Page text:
Constitutive equations for non-Newtonian fluids which are not purely viscous are considerably more difficult to develop and, because of their complexity, are considerably more difficult to use. The constitutive equations in general define what is called the extra stressτE: the deviatoric stress τ in Equation (2) is related to τE by:
where I denotes the unit tensor. There are five main principles which can be used to deduce equations for τE. In a purely mechanical theory (which thus ignores thermal effects and so on) for a purely viscous fluid, the first three of these principles are:
translational invariance: τE depends on u and not on u;
local action: τE at a given spatial position x depends only on the flow in the neighborhood of x,
reference-frame indifference or rotational invariance: it can be shown [see Leigh (1968)] that this means that τE depends on e given by (4) and not on vorticity w given by:
It can then be shown [(see Richardson (1989) and Leigh (1968)] that:
where A, B and C are constants depending on Ie, IIe and IIIe given by (5), (6) and (7), respectively. For an incompressible fluid, the term A I can be subsumed into pressure p. Generalized Newtonian fluids are thus fluids for which B = η and C = 0. A fluid for which B = η and C ≠ 0 is called a Reiner-Rivlin fluid. For elasticoviscous fluids, a fourth principle is added:
determinism: τE for a given material point X at time t depends on the deformation of X at all times t* ≤ t and not t* > t. A typical constitutive equation might then be:
where m( ) denotes a memory function and D( ) a deformation measure. An elastic material has a perfect memory in the sense that, however it is deformed, it will always try to revert to its original shape. A viscous material, in contrast, has no memory and never tries to revert to its original shape. An elasticoviscous material has a fading memory; it remembers the recent past better than the distant past. A typical functional form for m( ) is:
where tr denotes a relaxation time. Constitutive equations can be written in integral form, such as Eq. (18), or in differential form. A widely used one in differential form is the Oldroyd fluid:
where tr1 and tr2 denote relaxation times and:
where a, b and c are constants. Thus is a generalization of the substantial derivative D/Dt given by:
D/Dt allows for translation following a given material point X: allows for rotation and stretching as well as translation following X. A special example of the Oldroyd fluid is the Maxwell fluid for which tr2 = 0 and tr1 = tr. For very small deformations, it can be shown that:
and hence that, for a Maxwell fluid:
For a nearly steady flow, that is one for which :
which is the constitutive equation for a Newtonian fluid. In contrast for a rapidly changing flow, that is one for which :
where G denotes the shear modulus. Thus Eq. (26) can be integrated to yield:
But the time-integral of the strain-rate e is just the strain so Eq. (22) is the constitutive equation for a Hookean solid. Thus the Maxwell fluid can be seen to possess both viscous and elastic characteristics.
The study of the flow of non-Newtonian fluids is called rheology: measurements are made in rheometers [see Walters (1975)]. In addition to viscosity, or strictly shear viscosity, η, three other parameters are of interest. They are extensional viscosity ηext, first normal stress difference coefficient Ψ1 and second normal stress difference coefficient Ψ2. This is because, in addition to Shear Stress which is normally important for Newtonian fluids, Normal Stress is also important for non-Newtonian fluids. For a simple shear flow (see Figure 3):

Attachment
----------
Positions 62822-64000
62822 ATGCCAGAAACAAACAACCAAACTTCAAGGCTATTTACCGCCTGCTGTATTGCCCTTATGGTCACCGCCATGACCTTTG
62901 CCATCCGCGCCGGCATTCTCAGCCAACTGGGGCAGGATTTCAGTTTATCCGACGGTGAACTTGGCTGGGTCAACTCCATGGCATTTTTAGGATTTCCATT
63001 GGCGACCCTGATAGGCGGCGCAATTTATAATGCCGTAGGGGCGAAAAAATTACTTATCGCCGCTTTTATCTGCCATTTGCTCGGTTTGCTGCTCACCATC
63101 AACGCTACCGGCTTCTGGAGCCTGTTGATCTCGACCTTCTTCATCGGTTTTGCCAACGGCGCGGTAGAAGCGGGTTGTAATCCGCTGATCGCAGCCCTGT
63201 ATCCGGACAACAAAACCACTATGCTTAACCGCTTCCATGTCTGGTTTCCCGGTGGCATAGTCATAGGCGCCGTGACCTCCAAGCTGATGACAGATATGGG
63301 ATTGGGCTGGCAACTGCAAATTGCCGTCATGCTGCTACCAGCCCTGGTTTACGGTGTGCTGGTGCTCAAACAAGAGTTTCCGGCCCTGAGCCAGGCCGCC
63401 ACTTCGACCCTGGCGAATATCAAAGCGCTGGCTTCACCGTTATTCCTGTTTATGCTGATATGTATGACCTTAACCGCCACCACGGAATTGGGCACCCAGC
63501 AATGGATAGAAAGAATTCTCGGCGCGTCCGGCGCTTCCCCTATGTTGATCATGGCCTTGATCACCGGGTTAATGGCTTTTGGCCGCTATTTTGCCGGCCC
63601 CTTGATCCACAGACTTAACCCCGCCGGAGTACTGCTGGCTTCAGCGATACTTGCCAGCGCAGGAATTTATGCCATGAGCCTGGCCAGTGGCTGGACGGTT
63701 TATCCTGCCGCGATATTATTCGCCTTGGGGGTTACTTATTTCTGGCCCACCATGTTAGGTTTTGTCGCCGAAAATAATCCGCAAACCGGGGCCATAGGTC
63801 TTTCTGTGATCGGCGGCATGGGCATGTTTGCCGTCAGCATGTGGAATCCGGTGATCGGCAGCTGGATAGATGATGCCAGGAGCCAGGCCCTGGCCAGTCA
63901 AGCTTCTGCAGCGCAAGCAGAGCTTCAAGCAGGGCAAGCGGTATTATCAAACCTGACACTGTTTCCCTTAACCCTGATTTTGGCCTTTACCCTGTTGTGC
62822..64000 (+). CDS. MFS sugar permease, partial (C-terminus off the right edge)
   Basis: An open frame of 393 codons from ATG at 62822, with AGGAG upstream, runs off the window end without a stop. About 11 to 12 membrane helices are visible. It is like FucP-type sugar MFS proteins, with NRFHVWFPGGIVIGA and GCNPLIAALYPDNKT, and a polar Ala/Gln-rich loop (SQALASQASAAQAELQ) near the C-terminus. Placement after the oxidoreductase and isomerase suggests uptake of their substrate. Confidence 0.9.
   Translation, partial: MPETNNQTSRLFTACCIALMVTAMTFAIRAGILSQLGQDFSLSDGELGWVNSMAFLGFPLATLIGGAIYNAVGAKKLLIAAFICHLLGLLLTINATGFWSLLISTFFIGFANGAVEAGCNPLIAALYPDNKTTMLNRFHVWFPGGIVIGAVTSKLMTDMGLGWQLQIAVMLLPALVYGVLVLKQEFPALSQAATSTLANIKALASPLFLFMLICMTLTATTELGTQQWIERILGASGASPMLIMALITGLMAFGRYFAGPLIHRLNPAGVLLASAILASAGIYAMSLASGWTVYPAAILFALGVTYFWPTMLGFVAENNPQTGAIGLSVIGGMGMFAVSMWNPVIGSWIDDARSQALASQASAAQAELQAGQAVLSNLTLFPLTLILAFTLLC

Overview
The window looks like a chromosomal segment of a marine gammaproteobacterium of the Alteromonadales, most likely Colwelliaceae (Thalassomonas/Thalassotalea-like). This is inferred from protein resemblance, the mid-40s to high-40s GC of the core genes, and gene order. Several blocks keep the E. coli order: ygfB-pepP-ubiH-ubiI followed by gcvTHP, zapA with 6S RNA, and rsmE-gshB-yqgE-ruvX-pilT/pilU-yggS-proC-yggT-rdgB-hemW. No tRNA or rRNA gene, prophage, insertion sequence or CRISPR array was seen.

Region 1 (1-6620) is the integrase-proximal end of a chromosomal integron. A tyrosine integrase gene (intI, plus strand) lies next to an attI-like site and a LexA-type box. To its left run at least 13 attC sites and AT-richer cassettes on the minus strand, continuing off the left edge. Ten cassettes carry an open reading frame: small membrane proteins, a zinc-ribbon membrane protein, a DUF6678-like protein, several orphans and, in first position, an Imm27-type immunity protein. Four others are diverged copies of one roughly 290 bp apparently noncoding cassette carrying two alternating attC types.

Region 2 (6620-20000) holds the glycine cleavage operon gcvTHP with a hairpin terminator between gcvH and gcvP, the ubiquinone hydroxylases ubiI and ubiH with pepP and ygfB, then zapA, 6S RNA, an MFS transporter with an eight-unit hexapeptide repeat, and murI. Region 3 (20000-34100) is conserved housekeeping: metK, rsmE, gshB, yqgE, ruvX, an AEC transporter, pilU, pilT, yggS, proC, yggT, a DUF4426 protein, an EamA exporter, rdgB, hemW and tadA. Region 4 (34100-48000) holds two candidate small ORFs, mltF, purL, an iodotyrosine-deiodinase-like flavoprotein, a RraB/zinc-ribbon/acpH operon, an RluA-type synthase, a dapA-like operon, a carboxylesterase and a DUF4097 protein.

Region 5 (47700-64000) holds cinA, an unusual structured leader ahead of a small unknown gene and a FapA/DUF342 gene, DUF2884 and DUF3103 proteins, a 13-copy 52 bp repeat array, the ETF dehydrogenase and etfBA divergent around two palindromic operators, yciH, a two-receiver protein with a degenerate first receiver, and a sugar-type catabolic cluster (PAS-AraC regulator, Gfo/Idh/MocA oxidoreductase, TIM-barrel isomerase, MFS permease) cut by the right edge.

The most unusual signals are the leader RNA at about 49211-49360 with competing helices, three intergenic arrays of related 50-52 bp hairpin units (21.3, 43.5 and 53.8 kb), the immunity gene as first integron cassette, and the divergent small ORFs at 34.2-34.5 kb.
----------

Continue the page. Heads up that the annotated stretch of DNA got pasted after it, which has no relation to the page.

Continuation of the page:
where ix denotes a unit vector in the x-direction. The stress τ comprises nine components. For a Newtonian fluid, seven of these (τxz, τzx, τyz, τzy, τxx, τyy and τZZ) vanish for a simple shear flow. For a non-Newtonian fluid in contrast, only four of these (τxz, τzx, τyz and τzy) vanish. Of those which do not vanish:
For a pseudoplastic fluid such as a molten polymer, η is positive and decreases as γ increases; Ψ1 is positive and decreases as γ increases and Ψ2 is negative and increases as γ increases (see Figure 4).
For a simple extensional flow with extension-rate e (see Figure 5):
where iz and ir denote unit vectors in the z-direction and r-direction, respectively. By definition:
For a Newtonian fluid:
For a pseudoplastic fluid, ηext is greater than 3 η and increases as ε increases: ηext can be several orders of magnitude larger than η at high ε.
Non-Newtonian fluids exhibit a number of effects not shown by Newtonian fluids. A Newtonian fluid issuing at high Reynolds number from an orifice of diameter D will tend to form a jet of diameter 0.87D, whereas a non-Newtonian fluid issuing in the same way, though normally at low Reynolds number because of the higher viscosity involved, will tend to form a jet of typical diameter 3D. This so-called extrudate swell has important consequences, for example, in the formation of droplets. Rod-climbing, as the name suggests, means that a non-Newtonian fluid will, because of normal stress effects, tend to climb up a rotating rod, whereas a Newtonian fluid will tend to move down the rod because of centrifugal effects. This has important consequences, for example, in the stirring of reactors. Drag-reduction is the significant reduction in friction factor, typically by two orders of magnitude, for turbulent flow of certain non-Newtonian fluids such as polymer solutions in water compared with that of the corresponding Newtonian fluid such as water. Unfortunately, the reduction in friction factor is accompanied by a similar reduction in heat transfer coefficient, so there is no obvious application of this effect to flows in heal exchangers.
Bird, R. B., Armstrong, R. C. and Hassager, O. (1977) Dynamics of Polymeric Liquids: 1—Fluid Mechanics, Wiley, New York.
Leigh, D. C. (1968) Principles of Continuum Mechanics, McGraw-Hill, New York.
Richardson, S. M. (1989) Fluid Mechanics, Hemisphere, New York.
Skelland, A. H. P. (1967) Non-Newtonian Flow and Heat Transfer. Wiley, New York.
Tanner, R. I. (1985) Engineering Rheology, Clarendon, Oxford.
Walters, K. (1975) Rheometry, Chapman & Hall, London.
Wilkinson, W. L. (1960) Non-Newtonian Fluids, Pergamon. London.